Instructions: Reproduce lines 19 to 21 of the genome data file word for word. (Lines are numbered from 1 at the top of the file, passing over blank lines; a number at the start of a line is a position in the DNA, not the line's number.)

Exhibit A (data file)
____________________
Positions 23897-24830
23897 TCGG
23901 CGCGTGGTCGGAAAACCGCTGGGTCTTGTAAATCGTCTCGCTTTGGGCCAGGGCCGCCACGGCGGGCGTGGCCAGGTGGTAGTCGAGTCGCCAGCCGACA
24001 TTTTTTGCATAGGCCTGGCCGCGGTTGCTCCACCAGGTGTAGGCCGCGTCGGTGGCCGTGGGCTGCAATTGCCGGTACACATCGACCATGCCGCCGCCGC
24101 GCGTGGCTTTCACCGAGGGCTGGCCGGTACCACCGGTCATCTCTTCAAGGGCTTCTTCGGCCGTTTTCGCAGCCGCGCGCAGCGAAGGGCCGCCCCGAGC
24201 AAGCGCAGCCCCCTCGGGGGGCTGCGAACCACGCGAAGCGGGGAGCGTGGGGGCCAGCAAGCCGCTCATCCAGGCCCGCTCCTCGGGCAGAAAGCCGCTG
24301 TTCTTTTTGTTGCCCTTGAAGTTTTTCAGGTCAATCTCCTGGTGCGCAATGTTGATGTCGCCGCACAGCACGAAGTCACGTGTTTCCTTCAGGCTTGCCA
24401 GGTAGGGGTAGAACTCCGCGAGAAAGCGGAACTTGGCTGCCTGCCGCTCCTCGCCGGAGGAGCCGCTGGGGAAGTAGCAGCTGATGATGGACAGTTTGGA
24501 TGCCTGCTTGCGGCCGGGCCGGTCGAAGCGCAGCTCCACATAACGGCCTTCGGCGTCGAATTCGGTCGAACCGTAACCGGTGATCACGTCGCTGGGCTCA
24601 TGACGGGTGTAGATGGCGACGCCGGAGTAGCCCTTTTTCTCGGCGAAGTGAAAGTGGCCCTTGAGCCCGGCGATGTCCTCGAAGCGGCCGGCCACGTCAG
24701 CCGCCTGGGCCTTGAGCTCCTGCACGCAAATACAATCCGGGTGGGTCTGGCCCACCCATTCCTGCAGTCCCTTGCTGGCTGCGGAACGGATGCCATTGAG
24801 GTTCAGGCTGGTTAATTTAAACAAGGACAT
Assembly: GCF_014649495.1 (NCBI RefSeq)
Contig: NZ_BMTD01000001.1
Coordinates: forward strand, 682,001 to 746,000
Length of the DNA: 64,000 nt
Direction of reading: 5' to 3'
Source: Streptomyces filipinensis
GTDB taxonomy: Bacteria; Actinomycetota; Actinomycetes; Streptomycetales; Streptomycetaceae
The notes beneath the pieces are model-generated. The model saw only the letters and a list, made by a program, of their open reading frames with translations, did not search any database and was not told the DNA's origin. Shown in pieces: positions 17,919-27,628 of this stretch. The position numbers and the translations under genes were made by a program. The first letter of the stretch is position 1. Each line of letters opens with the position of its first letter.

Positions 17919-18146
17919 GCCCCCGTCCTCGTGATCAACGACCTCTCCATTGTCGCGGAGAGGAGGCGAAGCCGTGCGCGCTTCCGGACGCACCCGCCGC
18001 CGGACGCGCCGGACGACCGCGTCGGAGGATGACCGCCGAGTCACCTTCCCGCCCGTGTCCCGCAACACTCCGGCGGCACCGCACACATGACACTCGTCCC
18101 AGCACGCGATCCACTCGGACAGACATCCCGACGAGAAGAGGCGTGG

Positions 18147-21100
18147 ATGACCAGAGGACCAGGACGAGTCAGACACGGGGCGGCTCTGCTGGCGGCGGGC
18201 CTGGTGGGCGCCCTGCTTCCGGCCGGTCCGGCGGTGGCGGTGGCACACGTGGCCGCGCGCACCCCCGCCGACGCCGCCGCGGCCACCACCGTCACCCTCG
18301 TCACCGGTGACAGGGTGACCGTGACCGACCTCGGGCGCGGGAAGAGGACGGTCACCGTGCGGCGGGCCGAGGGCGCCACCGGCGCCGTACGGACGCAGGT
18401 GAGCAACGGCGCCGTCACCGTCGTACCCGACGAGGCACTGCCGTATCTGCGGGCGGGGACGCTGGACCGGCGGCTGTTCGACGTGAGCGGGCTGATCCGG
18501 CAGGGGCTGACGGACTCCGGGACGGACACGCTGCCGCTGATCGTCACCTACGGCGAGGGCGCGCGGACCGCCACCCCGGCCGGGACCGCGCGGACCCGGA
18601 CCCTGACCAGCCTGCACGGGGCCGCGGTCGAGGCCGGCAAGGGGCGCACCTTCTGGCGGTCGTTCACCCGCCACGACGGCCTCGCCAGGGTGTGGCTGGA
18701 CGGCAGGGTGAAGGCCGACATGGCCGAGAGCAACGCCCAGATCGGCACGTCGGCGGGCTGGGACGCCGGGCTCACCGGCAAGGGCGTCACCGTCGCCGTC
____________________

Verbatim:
GTDB taxonomy: Bacteria; Actinomycetota; Actinomycetes; Streptomycetales; Streptomycetaceae
The notes beneath the pieces are model-generated. The model saw only the letters and a list, made by a program, of their open reading frames with translations, did not search any database and was not told the DNA's origin. Shown in pieces: positions 17,919-27,628 of this stretch. The position numbers and the translations under genes were made by a program. The first letter of the stretch is position 1. Each line of letters opens with the position of its first letter.

Positions 17919-18146